Freshmen year of college is perhaps one of the most exciting times of life. It’s a time of new experiences, friendships, and a completely new way of life. Many are also living away from their parents for the first time and are experiencing a freedom they’ve never known. But along with this newness, comes a recognition of the old. Our frame of reference is built upon our foundational experiences and where we come from. And we view everything that is new to us new through these experiences.
After shedding some tears as I watched my family pull away from my dorm, I remember asking one of my roommates, “What’s our curfew?” to which she replied, “Oh Mariah, there is none.” When realizing I had made a somewhat humorous assumption about what life would be life going forward, I stood a bit confused and overwhelmed. What would I do with my time? Who would I spend it with? Would I make the most of it? I vowed not to live college like I lived in high school (isolated and depressed). So I did the exact opposite of what I did back then. I followed what the crowd was doing and went to a frat party, while at the same time flocking to a remnant of what was familiar to me. My abuser.
I attended my first frat party just a couple of hours after my family left. I had never been in an environment like this and was extremely intimidated. Then someone offered me a beer.
I felt a relaxation I hadn’t felt in years. While receiving a Generalized Anxiety Disorder diagnosis at the age of 9 and taking anti-depressants since the age of 13, I had tools to mask and manage what I was feeling on a surface level. But at my very core I was exploding. With that first beer, I was able to interact with those around me in a way I had never been able to. I had forgotten about “the him” who inundated my messenger inbox. I returned to my dorm at 3 am after drinking more than I had in my entire life and smelling horrible.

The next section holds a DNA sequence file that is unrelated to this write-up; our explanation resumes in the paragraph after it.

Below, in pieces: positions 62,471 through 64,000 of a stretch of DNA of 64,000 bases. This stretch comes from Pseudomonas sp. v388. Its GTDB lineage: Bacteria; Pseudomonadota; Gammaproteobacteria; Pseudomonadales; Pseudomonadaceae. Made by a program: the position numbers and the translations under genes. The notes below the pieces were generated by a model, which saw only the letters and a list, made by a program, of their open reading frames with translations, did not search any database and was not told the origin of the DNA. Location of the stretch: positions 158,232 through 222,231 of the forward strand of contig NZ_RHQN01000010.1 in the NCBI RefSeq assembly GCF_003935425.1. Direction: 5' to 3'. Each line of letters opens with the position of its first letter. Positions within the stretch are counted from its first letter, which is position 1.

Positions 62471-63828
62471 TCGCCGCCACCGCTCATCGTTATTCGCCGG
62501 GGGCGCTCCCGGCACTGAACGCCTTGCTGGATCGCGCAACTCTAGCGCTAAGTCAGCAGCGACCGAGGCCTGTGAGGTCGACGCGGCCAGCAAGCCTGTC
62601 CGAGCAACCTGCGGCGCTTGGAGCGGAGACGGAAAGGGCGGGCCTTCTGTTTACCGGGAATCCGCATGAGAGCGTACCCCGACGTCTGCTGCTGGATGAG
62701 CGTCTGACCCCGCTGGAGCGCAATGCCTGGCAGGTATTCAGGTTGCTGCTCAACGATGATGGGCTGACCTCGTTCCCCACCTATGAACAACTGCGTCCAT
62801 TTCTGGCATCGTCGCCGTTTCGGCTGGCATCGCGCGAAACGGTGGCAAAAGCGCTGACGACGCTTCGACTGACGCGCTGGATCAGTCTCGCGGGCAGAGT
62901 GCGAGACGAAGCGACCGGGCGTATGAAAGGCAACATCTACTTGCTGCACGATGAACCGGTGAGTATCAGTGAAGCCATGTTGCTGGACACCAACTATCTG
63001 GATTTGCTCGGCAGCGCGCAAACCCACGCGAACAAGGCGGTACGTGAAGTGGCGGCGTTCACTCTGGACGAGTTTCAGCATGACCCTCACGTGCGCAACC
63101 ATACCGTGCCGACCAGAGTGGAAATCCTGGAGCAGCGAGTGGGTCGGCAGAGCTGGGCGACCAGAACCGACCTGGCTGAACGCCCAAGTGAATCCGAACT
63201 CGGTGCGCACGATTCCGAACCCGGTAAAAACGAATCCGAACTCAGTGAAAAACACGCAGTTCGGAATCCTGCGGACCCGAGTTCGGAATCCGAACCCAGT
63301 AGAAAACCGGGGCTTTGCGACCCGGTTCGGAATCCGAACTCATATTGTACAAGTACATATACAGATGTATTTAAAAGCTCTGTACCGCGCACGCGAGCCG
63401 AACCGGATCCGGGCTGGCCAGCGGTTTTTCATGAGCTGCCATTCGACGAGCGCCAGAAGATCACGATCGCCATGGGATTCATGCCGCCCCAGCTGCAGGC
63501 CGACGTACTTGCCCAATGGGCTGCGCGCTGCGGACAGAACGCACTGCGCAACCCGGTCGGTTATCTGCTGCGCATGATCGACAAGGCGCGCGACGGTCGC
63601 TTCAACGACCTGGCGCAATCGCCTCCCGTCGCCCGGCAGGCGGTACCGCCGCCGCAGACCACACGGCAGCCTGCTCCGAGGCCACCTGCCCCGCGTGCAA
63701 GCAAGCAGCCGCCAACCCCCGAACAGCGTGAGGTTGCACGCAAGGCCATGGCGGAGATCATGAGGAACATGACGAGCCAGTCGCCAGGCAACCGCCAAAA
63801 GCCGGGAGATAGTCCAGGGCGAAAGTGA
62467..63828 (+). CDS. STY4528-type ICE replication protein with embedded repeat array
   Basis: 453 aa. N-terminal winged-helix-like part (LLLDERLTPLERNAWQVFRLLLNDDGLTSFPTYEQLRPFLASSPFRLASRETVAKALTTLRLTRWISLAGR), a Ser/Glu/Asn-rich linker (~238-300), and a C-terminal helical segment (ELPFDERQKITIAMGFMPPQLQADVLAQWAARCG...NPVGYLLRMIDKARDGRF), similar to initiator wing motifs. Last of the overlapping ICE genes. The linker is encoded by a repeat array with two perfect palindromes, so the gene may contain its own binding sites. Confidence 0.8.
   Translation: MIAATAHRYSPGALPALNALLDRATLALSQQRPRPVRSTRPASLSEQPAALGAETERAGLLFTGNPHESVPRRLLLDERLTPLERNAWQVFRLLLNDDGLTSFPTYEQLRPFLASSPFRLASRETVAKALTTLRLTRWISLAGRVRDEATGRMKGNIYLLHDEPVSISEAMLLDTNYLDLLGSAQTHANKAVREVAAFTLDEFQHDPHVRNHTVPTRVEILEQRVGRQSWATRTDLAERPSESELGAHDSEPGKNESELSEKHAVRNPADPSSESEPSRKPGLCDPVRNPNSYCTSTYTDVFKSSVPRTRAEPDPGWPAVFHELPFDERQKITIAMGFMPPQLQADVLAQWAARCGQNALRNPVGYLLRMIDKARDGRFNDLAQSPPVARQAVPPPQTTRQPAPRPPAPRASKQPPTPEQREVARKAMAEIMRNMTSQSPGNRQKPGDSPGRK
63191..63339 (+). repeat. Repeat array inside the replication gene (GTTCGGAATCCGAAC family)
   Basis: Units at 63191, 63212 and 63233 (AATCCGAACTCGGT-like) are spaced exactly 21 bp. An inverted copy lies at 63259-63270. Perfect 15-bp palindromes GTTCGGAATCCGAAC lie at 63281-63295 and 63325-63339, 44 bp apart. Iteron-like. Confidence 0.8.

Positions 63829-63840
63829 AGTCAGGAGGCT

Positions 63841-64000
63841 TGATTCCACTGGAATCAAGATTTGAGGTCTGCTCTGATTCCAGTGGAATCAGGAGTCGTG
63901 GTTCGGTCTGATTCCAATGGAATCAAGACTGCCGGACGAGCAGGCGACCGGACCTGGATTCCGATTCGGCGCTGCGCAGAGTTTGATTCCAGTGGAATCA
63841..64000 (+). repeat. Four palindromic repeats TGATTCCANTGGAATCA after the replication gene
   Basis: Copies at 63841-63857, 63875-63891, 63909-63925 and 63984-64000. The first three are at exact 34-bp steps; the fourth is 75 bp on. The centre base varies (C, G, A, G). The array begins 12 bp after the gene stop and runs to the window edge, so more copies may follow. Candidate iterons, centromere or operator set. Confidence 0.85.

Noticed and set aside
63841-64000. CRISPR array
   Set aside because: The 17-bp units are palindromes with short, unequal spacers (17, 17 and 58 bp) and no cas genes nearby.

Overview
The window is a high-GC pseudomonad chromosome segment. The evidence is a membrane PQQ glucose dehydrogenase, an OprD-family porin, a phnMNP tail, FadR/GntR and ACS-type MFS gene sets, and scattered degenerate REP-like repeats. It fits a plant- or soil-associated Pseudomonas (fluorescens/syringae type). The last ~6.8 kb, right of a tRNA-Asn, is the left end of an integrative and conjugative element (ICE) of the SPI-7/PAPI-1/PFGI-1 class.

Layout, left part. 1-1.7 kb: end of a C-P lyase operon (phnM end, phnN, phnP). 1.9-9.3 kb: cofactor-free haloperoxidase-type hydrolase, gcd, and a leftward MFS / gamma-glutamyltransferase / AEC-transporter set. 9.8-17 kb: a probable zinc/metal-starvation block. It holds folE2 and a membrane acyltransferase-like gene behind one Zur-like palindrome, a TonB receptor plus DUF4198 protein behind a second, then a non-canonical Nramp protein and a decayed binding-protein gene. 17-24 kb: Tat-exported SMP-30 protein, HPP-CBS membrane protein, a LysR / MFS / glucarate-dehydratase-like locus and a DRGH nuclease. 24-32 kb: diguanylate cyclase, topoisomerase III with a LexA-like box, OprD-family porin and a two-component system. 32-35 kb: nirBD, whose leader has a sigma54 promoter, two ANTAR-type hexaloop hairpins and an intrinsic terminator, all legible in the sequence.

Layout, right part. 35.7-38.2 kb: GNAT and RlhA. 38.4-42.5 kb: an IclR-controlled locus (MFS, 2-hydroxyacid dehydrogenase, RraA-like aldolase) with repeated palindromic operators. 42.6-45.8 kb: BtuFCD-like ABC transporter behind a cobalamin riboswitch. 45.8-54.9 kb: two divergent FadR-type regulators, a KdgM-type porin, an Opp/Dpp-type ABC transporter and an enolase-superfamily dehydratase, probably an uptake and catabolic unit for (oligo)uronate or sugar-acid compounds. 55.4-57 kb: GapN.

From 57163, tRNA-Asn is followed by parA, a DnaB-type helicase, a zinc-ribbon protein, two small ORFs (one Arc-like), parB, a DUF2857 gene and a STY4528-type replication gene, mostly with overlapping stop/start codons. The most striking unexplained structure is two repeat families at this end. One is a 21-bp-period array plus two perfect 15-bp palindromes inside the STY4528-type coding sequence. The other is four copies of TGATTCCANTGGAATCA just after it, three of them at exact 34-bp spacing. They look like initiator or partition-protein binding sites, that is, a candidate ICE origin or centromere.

Upon checking my phone I saw several messages from a person I had grown emotionally dependent on for years. Of course I responded to him telling him all about my new found freedom and the fun experiences I was having.
But very soon came the guilt trips, like those I received throughout high school.
“You go to college and you forget about me, I see how it is”
I wanted more than anything to actually forget about him but I couldn’t because of words like those. They put a hook in my heart that I was doing something wrong by ignoring him or telling him to go away. I didn’t want to hurt anyone but I failed to recognize I was hurting myself. “How would my new friends look at me if they knew I was continuing to message this man?” I felt like I was living with a mask on at all times.
Then I remembered how this impossible conflict seemed to go away when I was drinking at the party. For the next few months this became the habit I flocked to any chance I got. And when there wasn’t a party to go to, there was always alcohol to be found somewhere. It eventually got to the point that I found myself needing to drink, every night, just to take the edge off.